Re: Future President?

From: Brian D Williams (
Date: Tue Aug 28 2001 - 15:15:02 MDT

>From: "Harvey Newstrom" <>

>You seem to have missed my original point. Heston's speech
>clearly does not say the things I list. It seems to imply these
>things by references to certain words or by listing certain groups
>or by describing unspecified actions to be taken in the future.
>I acknowledged in my very first post that I couldn't *prove* these
>things by his words. I felt that his words may evoke additional
>ideas in the audience that were not specifically stated.

I was following your post very closely. I was trying to suggest at
every turn that there are good honest alternatives to every point
you were trying to make.

The NRA has been heavily demonized for many years now, this of
course affects everything people hear from one of our members, much
more apparent when the president speaks.

We are trying to apply the light of reasom here.

>I can concede that this speech might have been intended to be
>against political correctness and not imply any negativity toward
>blacks, women, gays and other minorities. I also can concede that
>this was given to a group of predominately rich white males and
>spoke to their point of view, and probably wasn't intended to be
>addressed to other groups.


>But, can you concede that all of his examples of bad situations
>and good situations were not evenly distributed among minority
>groups? Maybe that is just a side-effect of how political
>correctness works, but all his "bad" examples were about blacks,
>gays, feminists, transsexuals, transvestites, people with AIDS,
>liberals, etc., while all of his "good" examples were about white
>pride, gun-owners, conservatives, NRA members, etc. Although he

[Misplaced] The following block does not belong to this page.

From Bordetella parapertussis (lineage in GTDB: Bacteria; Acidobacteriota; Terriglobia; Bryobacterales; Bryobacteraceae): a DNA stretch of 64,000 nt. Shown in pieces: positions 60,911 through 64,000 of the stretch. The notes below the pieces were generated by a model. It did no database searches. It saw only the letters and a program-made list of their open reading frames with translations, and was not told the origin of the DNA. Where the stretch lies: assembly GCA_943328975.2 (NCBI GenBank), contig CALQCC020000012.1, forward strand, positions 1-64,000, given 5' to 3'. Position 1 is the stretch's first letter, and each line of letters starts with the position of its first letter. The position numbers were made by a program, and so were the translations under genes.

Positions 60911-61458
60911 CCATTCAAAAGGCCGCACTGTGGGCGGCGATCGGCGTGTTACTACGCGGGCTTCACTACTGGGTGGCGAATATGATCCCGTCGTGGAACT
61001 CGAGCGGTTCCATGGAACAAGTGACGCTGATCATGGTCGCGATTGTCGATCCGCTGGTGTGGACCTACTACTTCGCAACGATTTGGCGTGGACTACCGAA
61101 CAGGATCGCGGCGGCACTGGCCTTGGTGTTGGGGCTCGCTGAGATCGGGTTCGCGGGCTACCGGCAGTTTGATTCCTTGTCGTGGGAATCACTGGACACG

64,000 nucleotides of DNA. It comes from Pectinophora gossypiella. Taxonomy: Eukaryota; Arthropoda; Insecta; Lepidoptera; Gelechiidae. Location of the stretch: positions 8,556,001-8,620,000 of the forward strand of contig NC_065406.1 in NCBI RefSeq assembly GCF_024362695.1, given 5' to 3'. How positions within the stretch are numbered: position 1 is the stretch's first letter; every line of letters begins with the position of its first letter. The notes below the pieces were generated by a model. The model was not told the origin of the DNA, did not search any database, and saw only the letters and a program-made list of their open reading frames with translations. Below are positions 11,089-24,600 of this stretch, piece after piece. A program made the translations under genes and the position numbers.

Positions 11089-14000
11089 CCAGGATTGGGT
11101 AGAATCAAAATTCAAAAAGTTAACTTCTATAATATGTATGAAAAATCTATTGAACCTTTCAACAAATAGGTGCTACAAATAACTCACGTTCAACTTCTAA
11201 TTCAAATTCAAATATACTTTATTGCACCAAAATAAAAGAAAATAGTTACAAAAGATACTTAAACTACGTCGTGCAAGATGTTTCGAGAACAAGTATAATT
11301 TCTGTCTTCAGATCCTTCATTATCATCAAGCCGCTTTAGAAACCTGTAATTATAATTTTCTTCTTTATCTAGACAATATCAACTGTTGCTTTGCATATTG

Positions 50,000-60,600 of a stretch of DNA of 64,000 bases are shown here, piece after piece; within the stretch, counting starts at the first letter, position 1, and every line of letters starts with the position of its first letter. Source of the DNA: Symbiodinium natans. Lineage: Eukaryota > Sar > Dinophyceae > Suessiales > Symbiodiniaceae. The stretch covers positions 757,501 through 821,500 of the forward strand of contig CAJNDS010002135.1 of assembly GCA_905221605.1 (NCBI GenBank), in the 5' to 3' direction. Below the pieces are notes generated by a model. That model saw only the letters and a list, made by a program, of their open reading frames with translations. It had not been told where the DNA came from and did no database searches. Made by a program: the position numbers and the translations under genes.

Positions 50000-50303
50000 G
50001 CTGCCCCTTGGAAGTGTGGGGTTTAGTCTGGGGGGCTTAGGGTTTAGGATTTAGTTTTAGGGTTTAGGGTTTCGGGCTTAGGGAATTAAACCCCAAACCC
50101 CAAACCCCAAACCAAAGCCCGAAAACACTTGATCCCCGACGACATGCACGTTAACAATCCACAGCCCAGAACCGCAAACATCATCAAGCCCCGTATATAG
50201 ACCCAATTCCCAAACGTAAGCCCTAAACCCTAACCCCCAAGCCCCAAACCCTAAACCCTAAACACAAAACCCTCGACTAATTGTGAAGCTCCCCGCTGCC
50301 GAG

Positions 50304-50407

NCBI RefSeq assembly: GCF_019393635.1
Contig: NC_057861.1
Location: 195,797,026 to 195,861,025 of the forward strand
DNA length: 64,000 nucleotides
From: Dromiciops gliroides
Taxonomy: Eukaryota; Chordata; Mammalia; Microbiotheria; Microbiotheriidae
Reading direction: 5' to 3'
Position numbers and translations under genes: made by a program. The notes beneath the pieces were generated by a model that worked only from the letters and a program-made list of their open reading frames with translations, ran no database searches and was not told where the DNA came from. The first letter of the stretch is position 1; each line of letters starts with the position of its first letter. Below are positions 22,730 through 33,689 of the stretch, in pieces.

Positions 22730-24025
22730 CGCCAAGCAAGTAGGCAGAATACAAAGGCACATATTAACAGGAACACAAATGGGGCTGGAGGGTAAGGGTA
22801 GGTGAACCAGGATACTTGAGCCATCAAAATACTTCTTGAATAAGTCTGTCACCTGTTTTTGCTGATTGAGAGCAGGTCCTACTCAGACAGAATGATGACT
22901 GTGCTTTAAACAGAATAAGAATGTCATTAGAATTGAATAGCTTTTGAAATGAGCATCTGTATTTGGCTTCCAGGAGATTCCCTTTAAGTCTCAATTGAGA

>may see all ethnic groups as equally good, his examples only
>showed one group as good whereas all the others were shown as bad.
>Even if this was not intended, can you see where an implication
>might be derived from this?

It was clearly a "Rally round the flag and against the forces of
political correctness" speech. Since the speech was removed from
it's original context I can see where the implication could be

>> Laws which
>> seek to hire gays to achieve some sort of arbitrarily defined
>> multiculturality are also special treatment.

>Please. I will send you $100 if you can show me an actual enacted
>law that mandates quotas for hiring gays. I think this is just a
>straw-man argument. (Not invented by you.) I'm sure you heard
>about this from a friend of a friend, but I think this is just
>another urban legend.

No, I remember press reports of Gay/Lesbian groups arguing for such
quotas, whether or not they've been granted I'll look up.

>> I support equal rights for gay/lesbians on marriage,
>>cohabitation, insurance, joint tax returns, inheriting property,
>>joint ownership
>> of property etc, but not special treatment.

>I agree totally. I wish Heston had said this as clearly. He
>didn't mention giving gays any of these equal rights. He only
>mentioned blocking unspecified special treatment. It is not clear
>from his speech if he supports any of these equal rights you list

I would tend to think he would, guess I'll ask him some time. ;)

Of course there are those who oppose this legally on religious
grounds. A good argument for seperation of church/state.

>> Your right, he did not specifically say that patients had a
>> right to know, he said that a law which allowed dentists to
>>conceal the fact that they were HIV-positive was wrong.
>> The opposite of conceal is to reveal.

>This is the exact parallel that he uses in all his statements. I
>am surprised that you see it here, but not elsewhere. He gives an
>example of something that is "bad". It is up to the audience to
>interpret what would be good. As you point out, they will usually
>interpret the opposite event to be "good" because "good" is the
>opposite of "bad".

He was pointing out things that were wrong, but I don't think he
implied the opposite was therefore true.

>I fear that people will follow this same pattern when interpreting
>his other examples. When he says gays shouldn't be given more
>rights, someone might decide that they should be given less
>rights. When he says whites need more pride, someone might decide
>that blacks need less pride. When he says liberals shouldn't
>teach liberal propaganda in school, someone might decide that
>conservatives should teach conservative propaganda instead.

Theres no telling how it might be distorted, even well meaning
people might accomplish that. ;)